Manil Suri, Mathematics, Writes New York Times Op-ed on The Politics of Yoga in India

In light of the International Day of Yoga, Mathematics Professor and New York Times Contributing Opinion Writer Manil Suri wrote about the viewpoints surrounding Indian Prime Minister Narendra Modi’s plans to promote it within the country: “Some Muslim preachers and opposition politicians have accused Mr. Modi of using the day to foist Hinduism on religious minorities under the guise of yoga.” However, Suri explains in his column that, “Yoga is big business, estimated at $10 billion a year in the United States alone, and India needs to be associated with it — not just to attract tourists to yoga retreats, but also to … Continue reading Manil Suri, Mathematics, Writes New York Times Op-ed on The Politics of Yoga in India

“The Mathematics of Being Human” Reviewed in Siam News

Ahead of a scheduled performance of “The Mathematics of Being Human” on July 29 at the BRIDGES Conference in Baltimore, the play received a positive review in Siam News. It debuted at UMBC on November 4, 2014, and has since been performed across the country in San Antonio, New York City, and Washington, D.C. Featuring Michele Osherow, associate professor of English, Manil Suri, mathematics professor, Savannah Jo Chamberlain ’16, theatre, Chaz Atkinson ’16, theatre, and directed by Alan Kreizenbeck, associate professor of theatre, the play chronicles the struggles of two professors trying to develop a joint seminar studying the intersection of math and literature. “I … Continue reading “The Mathematics of Being Human” Reviewed in Siam News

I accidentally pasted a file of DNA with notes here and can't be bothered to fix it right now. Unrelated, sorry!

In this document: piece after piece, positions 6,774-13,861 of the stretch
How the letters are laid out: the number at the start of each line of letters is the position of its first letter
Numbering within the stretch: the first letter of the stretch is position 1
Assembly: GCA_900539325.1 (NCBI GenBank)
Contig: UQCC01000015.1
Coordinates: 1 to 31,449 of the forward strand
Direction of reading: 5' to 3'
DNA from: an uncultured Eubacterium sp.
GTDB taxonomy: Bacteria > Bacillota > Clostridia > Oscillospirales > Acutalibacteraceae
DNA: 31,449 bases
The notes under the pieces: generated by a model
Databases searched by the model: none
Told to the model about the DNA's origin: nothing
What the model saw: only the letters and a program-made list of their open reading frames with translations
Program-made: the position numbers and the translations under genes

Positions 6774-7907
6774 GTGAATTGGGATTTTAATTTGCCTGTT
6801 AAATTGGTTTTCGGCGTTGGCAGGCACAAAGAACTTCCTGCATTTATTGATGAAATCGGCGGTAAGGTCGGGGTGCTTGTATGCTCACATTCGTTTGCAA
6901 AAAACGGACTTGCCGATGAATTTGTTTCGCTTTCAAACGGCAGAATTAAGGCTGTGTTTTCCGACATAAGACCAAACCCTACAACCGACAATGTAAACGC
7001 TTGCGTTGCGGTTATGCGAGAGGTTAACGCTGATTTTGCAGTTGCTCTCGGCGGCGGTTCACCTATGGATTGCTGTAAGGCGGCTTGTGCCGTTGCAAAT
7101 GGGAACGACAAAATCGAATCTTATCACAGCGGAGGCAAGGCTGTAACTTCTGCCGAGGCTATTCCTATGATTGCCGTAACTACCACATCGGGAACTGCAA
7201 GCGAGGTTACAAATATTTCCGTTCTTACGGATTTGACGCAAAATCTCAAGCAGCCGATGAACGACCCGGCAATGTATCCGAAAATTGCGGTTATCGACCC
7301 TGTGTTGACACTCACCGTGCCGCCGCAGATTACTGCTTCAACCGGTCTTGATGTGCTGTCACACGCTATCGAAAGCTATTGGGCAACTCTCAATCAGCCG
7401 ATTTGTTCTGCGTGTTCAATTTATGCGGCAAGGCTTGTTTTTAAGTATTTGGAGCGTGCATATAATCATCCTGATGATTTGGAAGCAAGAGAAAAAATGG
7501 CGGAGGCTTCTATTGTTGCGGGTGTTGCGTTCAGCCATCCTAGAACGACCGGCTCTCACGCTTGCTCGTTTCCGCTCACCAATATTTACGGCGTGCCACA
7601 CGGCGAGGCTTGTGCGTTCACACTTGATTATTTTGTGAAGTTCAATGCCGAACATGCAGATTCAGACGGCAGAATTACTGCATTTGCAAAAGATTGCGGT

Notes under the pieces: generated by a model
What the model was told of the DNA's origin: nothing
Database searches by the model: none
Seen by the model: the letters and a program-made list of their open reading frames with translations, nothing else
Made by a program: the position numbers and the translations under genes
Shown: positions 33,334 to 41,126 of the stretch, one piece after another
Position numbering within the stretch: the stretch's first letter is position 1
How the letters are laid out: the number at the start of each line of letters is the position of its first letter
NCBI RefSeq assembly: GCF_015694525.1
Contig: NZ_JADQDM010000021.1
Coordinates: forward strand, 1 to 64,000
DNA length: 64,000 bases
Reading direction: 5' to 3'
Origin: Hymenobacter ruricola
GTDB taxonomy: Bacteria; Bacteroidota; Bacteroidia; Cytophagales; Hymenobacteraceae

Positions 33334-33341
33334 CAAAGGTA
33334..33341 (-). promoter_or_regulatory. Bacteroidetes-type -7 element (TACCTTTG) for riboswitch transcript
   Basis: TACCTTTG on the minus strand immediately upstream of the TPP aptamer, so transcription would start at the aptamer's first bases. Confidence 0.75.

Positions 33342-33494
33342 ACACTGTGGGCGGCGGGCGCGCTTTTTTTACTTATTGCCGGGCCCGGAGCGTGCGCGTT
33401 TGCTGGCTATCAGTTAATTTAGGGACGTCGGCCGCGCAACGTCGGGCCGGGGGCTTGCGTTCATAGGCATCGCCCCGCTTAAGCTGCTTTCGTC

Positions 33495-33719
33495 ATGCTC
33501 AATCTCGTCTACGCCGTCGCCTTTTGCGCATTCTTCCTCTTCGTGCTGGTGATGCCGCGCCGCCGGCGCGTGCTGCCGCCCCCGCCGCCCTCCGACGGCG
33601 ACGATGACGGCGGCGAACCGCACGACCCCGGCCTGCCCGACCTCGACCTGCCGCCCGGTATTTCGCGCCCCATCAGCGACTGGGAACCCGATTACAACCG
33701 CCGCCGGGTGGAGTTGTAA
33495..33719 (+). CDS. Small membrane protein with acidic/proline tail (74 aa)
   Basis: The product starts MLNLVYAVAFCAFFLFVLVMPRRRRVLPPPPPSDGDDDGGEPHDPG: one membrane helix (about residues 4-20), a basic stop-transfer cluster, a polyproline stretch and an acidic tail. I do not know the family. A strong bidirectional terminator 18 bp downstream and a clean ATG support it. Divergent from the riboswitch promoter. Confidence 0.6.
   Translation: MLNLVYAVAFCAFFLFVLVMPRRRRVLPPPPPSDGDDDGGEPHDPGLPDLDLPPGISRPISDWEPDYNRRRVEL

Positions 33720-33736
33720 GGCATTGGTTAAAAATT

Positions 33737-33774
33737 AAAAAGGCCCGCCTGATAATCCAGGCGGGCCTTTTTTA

Manil Suri, Mathematics, Writes New York Times Op-Ed on Math’s Application to the Maryland Blue Crab Population

Published in the Sunday edition of the New York Times on May 3, Mathematics Professor Manil Suri wrote his third column since being named contributing opinion writer on the application of math to predict Maryland’s blue crab population. He examined the complexities and various factors that can go into a mathematical formula to predict the population. “Fecundity and survival rates — so innocuous as algebraic symbols — can be difficult to estimate. For instance, it was long believed that a blue crab’s maximum life expectancy was eight years. This estimate was used, indirectly, to calculate crab mortality from fishing. Derided by watermen, … Continue reading Manil Suri, Mathematics, Writes New York Times Op-Ed on Math’s Application to the Maryland Blue Crab Population

Manil Suri, Mathematics, Writes New York Times Op-Ed on Recent Beef Ban in Parts of India

In his second published column since being named a contributing opinion writer for the New York Times, mathematics professor Manil Suri wrote about the recent ban of beef in some parts of India. Suri’s column, titled “A Ban on Beef in India is Not the Answer,” examines the political and historical motivations for the ban and its implications on personal freedoms and the economy. “The laws have affected more than just restaurants. Thousands of butchers and vendors, their livelihood abruptly suspended, have protested in Mumbai. The leather industry is in turmoil. Beef is consumed not only by Indian Muslims and Christians, but … Continue reading Manil Suri, Mathematics, Writes New York Times Op-Ed on Recent Beef Ban in Parts of India